How to Invest in Bitcoin In 2019

How to Invest in Bitcoin In 2019

The world is increasingly becoming more dependent on the Internet. It is, therefore, no surprise that Bitcoin—a global, peer-to-peer (P2P), and digital currency—has gained traction among the internet community with recent studies it is primed to reclaim more than two-thirds of the entire cryptocurrency market capitalisation by the end of 2019.

As a new asset class, Bitcoin is open to anyone and therefore provides an exciting opportunity for investment. However, investing in Bitcoin may not be straightforward considering the misinformation swirling around and its steep learning curve. In “How to Invest in Bitcoin in 2019” we explore all the aspects of investing Bitcoin to help you understand the cryptocurrency marketplace.

Why invest in Bitcoin?

The crypto market is growing at an exponential rate, thanks to massive investments from tech-savvy investors. In 2019, Bitcoin marked its first anniversary after the unveiling. The intrinsic value of Bitcoin as an alternative for storage and transfer of economic value is steadily gaining acceptance by a critical mass of users, investors, and even governments.

As of this writing, the total market capitalisation of all cryptocurrencies is nearly $119 billion with Bitcoin controlling over 52 per cent of the market. This is more than just a bubble that we are witnessing. With new studies suggesting that more people will join the Bitcoin community this year, it is time to consider joining the bandwagon.

What to consider before investing in Bitcoin

Before making the decision, here are four things that you should consider before investing in Bitcoin:

#1: Bitcoin Price

There is no standard Bitcoin price. Bitcoin’s value is determined by forces of supply and demand—what users are willing to pay. You can use cryptocurrency exchanges permitted in your geographical region to give you an estimated value of Bitcoin price.

#2: What is the right time to buy Bitcoins?

As it is with all markets, nothing is for sure. Since its launch in 2009, Bitcoin has increased in value at an exponential pace (soaring from $ 1 in 2010 to as high as $20,000 in 2017). As of this writing, the price has stabilised, and 1 BTC is exchanging for $3,600. Use tools such as or to analyse the charts and understand Bitcoin’s price history.

#3: Where to buy and sell Bitcoins

The first place to visit if you want to trade in Bitcoin is an Exchange. A cryptocurrency Exchange is an online system (website) that provides you with an opportunity to exchange fiat currency into Bitcoin and vice versa. The difficulty of buying and selling bitcoins depends on whether your country supports such exchanges.

Coinbase is the world’s largest cryptocurrency exchange available in the U.S., the UK, Singapore, Canada, and most European countries.

#4: Securing your Bitcoins

As with anything that is online and valuable, hackers and scammers will all always find ways of stealing your Bitcoins, so securing them is a must. If you are serious about investing in this currency system, then you should consider a wallet service that is secure. A cryptocurrency wallet is simply a software that keeps private and public keys which interacts with the Blockchain to allow users to transfer Bitcoins and monitor their balances.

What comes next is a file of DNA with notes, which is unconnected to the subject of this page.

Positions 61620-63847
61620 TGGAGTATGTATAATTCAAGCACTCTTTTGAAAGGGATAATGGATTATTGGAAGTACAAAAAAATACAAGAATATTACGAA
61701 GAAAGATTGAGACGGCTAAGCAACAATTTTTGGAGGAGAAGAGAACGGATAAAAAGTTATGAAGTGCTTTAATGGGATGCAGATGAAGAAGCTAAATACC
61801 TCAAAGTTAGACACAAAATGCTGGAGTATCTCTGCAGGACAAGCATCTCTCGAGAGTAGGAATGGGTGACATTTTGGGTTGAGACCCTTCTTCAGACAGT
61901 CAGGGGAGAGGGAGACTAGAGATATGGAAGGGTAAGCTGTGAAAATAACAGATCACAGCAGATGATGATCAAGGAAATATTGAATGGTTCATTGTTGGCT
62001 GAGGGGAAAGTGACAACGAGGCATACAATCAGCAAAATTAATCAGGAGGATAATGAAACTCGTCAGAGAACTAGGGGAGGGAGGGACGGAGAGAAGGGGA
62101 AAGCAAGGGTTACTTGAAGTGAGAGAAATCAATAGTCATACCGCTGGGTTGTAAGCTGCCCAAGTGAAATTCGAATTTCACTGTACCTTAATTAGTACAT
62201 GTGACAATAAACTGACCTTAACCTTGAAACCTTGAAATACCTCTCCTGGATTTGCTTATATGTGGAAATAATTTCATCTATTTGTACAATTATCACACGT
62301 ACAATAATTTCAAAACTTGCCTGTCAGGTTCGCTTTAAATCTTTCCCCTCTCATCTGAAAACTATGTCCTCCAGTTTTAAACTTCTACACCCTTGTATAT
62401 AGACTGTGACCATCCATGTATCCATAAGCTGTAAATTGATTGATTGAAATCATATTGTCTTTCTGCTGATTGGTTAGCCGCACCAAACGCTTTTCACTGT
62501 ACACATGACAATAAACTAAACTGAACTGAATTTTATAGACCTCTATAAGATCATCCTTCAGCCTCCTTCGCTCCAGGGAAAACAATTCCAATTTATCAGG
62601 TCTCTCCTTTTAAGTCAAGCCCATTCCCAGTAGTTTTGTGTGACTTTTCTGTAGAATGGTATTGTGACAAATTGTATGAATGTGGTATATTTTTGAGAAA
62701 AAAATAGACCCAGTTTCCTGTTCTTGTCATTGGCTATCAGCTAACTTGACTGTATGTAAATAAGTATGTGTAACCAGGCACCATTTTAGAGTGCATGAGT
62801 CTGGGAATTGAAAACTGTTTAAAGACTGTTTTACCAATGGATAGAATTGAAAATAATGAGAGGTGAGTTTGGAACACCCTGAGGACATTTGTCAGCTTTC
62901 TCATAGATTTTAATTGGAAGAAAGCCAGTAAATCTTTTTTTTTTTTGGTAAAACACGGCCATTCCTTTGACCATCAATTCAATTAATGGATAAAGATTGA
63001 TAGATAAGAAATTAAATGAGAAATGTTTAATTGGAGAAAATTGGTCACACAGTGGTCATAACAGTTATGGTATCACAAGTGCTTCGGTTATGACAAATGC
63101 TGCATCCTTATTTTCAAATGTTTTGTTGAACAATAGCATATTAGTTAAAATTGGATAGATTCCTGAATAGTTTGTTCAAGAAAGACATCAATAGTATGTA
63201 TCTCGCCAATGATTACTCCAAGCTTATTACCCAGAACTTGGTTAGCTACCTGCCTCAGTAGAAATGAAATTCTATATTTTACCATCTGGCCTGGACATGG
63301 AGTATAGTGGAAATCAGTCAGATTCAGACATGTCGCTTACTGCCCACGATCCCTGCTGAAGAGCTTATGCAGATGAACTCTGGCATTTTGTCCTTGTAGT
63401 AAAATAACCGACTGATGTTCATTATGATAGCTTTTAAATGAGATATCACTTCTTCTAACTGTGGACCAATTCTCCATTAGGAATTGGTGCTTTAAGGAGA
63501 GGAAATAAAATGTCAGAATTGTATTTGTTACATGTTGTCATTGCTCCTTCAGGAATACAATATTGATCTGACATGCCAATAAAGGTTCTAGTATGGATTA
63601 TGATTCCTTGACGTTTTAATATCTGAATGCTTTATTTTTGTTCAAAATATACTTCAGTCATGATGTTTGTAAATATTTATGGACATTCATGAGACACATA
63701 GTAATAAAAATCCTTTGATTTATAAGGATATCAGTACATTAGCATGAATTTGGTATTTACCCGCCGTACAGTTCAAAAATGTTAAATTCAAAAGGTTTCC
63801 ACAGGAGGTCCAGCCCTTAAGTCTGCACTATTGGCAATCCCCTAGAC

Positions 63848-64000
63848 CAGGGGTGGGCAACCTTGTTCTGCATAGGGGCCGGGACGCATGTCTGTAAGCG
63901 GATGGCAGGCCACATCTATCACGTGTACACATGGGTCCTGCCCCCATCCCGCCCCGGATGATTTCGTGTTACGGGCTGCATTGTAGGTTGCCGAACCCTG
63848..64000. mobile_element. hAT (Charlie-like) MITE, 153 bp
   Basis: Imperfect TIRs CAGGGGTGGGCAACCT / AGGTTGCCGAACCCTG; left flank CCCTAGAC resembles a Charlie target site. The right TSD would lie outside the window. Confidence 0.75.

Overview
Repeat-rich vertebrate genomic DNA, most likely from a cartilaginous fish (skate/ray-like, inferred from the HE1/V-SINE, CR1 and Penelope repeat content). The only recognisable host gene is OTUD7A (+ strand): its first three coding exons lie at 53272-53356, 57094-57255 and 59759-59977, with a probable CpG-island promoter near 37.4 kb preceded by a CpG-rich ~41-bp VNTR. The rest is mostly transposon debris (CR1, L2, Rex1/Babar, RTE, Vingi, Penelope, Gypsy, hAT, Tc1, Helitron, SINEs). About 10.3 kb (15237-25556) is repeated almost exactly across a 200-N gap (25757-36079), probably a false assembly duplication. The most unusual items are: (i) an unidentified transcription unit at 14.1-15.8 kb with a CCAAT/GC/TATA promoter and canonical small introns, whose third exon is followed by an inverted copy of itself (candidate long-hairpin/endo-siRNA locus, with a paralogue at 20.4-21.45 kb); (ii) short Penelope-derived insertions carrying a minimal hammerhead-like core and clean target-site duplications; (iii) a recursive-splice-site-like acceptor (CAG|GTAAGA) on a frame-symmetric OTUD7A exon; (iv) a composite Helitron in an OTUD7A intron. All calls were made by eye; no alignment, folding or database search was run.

There are two main types of wallets:

  • Hot wallets; and
  • Cold wallets

In hot wallets, your bitcoins are stored online while in cold wallets, bitcoins are completely stored offline. Because bitcoins are digital assets, keeping them online is extremely risky as a result of vulnerabilities in wallets or exchanges that can allow hackers to compromise them.

There are 3 types of cold wallets:

  • Paper wallets;
  • Hardware wallets; and
  • Offline computers with software wallets

While most typical paper wallets are private and public keys printed on a piece of paper, other variations include plastic or any material that can durably hold printed keys. On the other hand, hardware wallets are smart cards or small offline PCs that automatically generates private keys while offline. Examples of this wallets are Ledger S Nano, Trezor; and KeepKey.

While these wallets are foolproof, they are costly and have to be protected from damage and physical theft. If you are considering a cost-effective and foolproof wallet, then an offline software wallet is one of its kind. These wallets are created on an offline PC using the public HD seed—just in the same way as the hardware wallets—and can provide you with the necessary security. An example of such a wallet is COINiD, with which you create a cold wallet on a separate offline mobile device (smartphone, tablet).

Final thoughts

Before you jump into the Bitcoin bandwagon, it is important to understand how Bitcoin works. Bitcoin and other cryptocurrencies are still new and it may you months to understand how they work. Take some time to understand the Bitcoin, its Blockchain, and how to secure the bitcoins.

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